Tealight

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Re: Jakobshavn Isbræ / Ilulissat Isfjord / West Greenland
« Reply #1731 on: August 17, 2016, 12:59:20 AM »
Tealight....great image of the underlying bed topography and the minimum for last year. I believe this image holds the key to the future with regards to the retreat of the calving face. On the northern wall of the main ice stream we see two elevated areas of the underlying topography (in white) which are where the flow of the sheet slows down. In between, where the topography is considerably lower (in yellow), the ice moves rapidly towards the main ice stream. It is clear that this ice moving towards the main ice stream serves to pin the glacier and restrict calving along the northern edge. If the calving face ever retreats past this ice and into the deep trough behind it, we may then see a rapid retreat of the calving face south and then east.

I had the image lying around in a folder for 2-3weeks. but never managed to publish it. It is my first published bedrock overlay of Jakobshavn with correct mathematical scaling. Previously I just eyeballed it. Hard to say if it is more accurate, but at least it is more consistent. At the northern and southern shore the bedrock overlay shows 300m below sea level where it clearly isn't.

I attach another forgotten image from 18 July 2016 which shows the greater area and a bedrock legend. Click for full resolution

In the deeper parts we can at least expect a higher volume loss, but I don't know if the calving front retreats faster. After all the calving front cuts into a thick icesheet with ice supply from north, east and south. Previously it only had ice supply from the east.

Today is the one year anniversary of cloud free Sentinel 2A images of Jakobshavn. I plan to do some comparisons of land ice retreat. Especially the ice free areas near the calving front which are used as control points.

@nukefix
Maybe there are some people who only follow certain users and not a whole thread.

nukefix

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Re: Jakobshavn Isbræ / Ilulissat Isfjord / West Greenland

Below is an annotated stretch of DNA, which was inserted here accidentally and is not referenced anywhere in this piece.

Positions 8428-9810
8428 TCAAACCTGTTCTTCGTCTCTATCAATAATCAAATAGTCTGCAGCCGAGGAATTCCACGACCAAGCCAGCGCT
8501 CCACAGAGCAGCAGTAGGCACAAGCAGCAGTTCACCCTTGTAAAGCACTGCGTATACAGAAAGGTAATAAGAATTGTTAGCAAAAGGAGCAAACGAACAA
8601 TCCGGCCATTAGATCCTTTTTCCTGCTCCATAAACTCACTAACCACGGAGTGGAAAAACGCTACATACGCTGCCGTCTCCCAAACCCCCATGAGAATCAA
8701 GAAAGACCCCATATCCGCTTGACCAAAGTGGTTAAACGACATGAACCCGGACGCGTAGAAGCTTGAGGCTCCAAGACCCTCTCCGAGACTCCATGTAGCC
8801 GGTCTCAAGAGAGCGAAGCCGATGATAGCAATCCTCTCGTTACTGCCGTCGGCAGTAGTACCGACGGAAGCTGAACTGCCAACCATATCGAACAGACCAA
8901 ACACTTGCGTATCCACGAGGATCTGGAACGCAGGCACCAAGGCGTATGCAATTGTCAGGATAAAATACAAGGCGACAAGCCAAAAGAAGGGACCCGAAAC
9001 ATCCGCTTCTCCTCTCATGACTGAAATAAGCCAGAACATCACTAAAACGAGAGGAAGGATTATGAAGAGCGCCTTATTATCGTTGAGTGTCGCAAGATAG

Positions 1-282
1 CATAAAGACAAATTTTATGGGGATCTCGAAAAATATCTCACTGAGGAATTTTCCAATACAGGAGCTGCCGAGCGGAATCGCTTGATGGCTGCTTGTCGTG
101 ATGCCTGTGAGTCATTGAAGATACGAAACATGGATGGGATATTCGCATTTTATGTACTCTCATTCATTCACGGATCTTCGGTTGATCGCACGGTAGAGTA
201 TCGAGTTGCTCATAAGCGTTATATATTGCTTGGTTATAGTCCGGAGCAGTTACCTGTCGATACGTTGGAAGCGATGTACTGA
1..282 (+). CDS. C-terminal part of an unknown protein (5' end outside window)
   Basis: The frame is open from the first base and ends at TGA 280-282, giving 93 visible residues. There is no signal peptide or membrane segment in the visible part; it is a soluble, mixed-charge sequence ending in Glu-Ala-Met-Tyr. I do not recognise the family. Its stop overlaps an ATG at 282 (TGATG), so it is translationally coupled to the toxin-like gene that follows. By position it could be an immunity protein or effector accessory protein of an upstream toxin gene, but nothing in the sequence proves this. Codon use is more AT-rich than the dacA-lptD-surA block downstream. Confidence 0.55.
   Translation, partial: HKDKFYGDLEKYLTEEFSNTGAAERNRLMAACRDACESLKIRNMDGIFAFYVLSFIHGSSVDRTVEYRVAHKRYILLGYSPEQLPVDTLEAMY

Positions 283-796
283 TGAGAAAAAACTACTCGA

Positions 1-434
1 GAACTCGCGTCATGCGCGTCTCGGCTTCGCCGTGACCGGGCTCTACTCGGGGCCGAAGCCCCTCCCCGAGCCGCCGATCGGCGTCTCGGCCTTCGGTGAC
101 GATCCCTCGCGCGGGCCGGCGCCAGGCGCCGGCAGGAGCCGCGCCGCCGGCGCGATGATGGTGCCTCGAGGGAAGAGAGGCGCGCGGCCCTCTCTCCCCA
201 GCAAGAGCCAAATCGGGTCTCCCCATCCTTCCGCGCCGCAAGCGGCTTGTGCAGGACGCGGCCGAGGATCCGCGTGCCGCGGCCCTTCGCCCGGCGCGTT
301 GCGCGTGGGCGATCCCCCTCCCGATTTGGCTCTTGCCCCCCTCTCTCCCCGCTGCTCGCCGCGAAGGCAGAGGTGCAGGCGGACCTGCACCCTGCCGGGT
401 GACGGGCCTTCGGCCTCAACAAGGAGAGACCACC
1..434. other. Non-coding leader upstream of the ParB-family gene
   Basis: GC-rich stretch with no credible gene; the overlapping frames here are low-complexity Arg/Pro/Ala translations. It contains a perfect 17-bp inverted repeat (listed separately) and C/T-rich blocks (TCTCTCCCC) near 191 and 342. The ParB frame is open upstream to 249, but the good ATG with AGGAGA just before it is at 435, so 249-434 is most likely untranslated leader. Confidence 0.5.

« Reply #1732 on: August 17, 2016, 12:32:15 PM »
Sentinel-1 13.8.2016 in 10m UTM22. It seems to me that a big calving is going to happen sometime soon as there are big crevasses opening 600m+ upstream from the current calving front. These are also visible on the S-2 image posted above by Wipneus.


Espen

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Re: Jakobshavn Isbræ / Ilulissat Isfjord / West Greenland
« Reply #1733 on: August 17, 2016, 09:04:32 PM »
Dramatic surface ice retreat seen around Jakobshavn Isbræ over the last 3 years (2013-2016) watch the red encircled areas in the animation below, a very clear sign of ice sheet thinning:
Have a ice day!

Darvince

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Re: Jakobshavn Isbræ / Ilulissat Isfjord / West Greenland
« Reply #1734 on: August 18, 2016, 03:53:39 AM »
Off-topic: Why do certain images in this thread reach 300+ views rapidly while others do not? Are these clicks coming from the forum or perhaps from Twitter or similar?

edit: One of Wipneus' images on this page have 2100+ views...certainly some of the clicks must have come from outside the forum...but how did they find the image? hmm...
For images which are small enough to not need a click to view at full resolution, every view of the page counts as a view, while for images that are bigger, they need to be clicked to count as a view of the image.

Adam Ash

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Re: Jakobshavn Isbræ / Ilulissat Isfjord / West Greenland
« Reply #1735 on: August 18, 2016, 01:51:56 PM »
Well spotted Espen 1735!  I have long wondered when the ocean is going to get around the back of the perimeter island rim of Greenland.  Once that starts then its all on as the side support of the ice sheet disappears. 

nukefix

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Re: Jakobshavn Isbræ / Ilulissat Isfjord / West Greenland
« Reply #1736 on: August 18, 2016, 02:14:08 PM »
Thinning at the margin is happening pretty much everywhere in Greenland I think.

Espen

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Re: Jakobshavn Isbræ / Ilulissat Isfjord / West Greenland